In the 2018-2019 school year, staff from Marion School staff and the Indigenous Learning Team began a working group on Indigenous education to promote cultural programming for students, staff professional learning, and building community. In September 2018, the working group planned a day of professional learning to kickoff a year of deep and meaningful experiences and activities for staff and students including:
Kindergarten to Grade 3 Ojibwe Language Exposure
Our Kindergarten, Grade 1, 2, and 3 students had the opportunity to learn about Ojibwe language and cultures twice a cycle taught by Ms. Lenaghan. The Ojibwe Language Exposure Program is nature based and play based and is created on the Ojibwe Circle of Life. Half of the lessons occur outdoors, weather permitting. The content of the lessons focuses on Ojibwe perspectives and cultural teachings of the earth, plants, animals, the sky, water, fire, the sun and moon, and human beings. The lesson content reaches across the science, math, social studies, literacy, flora, and fauna domains.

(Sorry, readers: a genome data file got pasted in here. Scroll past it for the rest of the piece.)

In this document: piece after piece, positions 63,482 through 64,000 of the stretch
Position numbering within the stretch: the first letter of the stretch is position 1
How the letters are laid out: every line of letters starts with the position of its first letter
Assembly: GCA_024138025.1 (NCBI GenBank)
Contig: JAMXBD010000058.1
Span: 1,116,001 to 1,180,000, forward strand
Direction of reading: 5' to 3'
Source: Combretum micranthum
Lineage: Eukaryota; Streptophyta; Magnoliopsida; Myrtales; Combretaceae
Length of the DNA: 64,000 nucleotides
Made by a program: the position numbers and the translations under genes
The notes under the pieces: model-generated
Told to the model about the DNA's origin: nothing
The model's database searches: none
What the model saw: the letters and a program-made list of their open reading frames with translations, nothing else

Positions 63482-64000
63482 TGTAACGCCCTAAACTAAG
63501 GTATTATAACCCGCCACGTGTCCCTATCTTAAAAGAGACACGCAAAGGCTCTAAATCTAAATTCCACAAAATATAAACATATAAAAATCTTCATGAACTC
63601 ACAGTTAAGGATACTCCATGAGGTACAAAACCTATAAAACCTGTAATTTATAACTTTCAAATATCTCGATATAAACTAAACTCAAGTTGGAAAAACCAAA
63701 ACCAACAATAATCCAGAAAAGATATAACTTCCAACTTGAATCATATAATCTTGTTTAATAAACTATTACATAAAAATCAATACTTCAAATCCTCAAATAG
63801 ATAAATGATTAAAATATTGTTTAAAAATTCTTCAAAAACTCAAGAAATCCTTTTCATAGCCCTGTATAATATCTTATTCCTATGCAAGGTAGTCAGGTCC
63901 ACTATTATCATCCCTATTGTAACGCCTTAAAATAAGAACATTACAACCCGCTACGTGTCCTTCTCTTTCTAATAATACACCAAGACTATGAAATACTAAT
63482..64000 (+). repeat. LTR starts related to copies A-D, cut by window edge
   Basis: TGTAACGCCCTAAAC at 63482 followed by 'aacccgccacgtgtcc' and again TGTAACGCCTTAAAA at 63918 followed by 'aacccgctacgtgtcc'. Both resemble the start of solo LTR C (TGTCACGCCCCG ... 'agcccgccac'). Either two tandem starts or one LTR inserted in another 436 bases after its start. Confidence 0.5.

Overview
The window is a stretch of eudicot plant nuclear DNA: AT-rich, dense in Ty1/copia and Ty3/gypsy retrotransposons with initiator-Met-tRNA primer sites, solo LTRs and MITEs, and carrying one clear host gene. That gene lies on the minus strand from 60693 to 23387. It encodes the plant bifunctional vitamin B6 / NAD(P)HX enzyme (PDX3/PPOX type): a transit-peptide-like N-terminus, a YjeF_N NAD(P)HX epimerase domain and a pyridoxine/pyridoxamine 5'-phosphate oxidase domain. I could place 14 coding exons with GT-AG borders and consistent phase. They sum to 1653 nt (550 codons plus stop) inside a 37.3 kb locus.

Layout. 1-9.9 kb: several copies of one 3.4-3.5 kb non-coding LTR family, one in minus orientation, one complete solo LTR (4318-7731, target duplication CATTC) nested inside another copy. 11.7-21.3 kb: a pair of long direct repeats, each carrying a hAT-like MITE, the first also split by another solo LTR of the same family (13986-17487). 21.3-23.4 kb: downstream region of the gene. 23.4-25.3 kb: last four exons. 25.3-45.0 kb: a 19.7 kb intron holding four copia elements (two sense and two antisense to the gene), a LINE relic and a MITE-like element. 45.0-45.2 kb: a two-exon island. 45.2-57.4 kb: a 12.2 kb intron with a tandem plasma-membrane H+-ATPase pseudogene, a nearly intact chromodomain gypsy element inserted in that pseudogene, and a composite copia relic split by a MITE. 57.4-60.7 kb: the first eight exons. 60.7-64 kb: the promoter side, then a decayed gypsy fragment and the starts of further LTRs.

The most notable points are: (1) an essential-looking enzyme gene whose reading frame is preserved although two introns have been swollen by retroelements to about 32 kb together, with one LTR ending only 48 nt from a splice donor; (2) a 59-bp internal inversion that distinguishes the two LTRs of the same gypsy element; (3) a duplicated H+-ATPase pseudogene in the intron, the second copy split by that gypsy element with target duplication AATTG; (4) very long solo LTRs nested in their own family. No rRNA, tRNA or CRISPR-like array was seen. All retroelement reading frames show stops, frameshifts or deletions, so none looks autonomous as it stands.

Indigenous Student Leadership
A group of grades 4, 5, and 6 students known as "The Teachings of Hope" referred to by the students as TTOH came together to learn and grow and become leaders for the Marion School community with a focus on Indigenous perspectives. This group participated in year-long by-weekly meetings with focused topics chosen by the students. TTOH worked together to create a Treaty Acknowledgment on behalf of Marion School which was shared on the morning announcements. Guests, knowledge keepers and Elders were invited to share tobacco teachings and Grandfather rock teachings. The students also had the opportunity to study residential schools and their "legacy" and lead the Orange Shirt Day school wide day of recognition. They spent time researching community-based programs such as The Mama Bear Clan and decided to support the group by baking, donating and delivering bannock and bottled water to them. TTOH took time to learn about and care for Mother Earth in a sustainable way. As a year-end celebration of community and culture, TTOH planned and organized a week of activities and learning opportunities for members of our learning community culminating in an assembly for Indigenous Peoples Day where many student groups performed.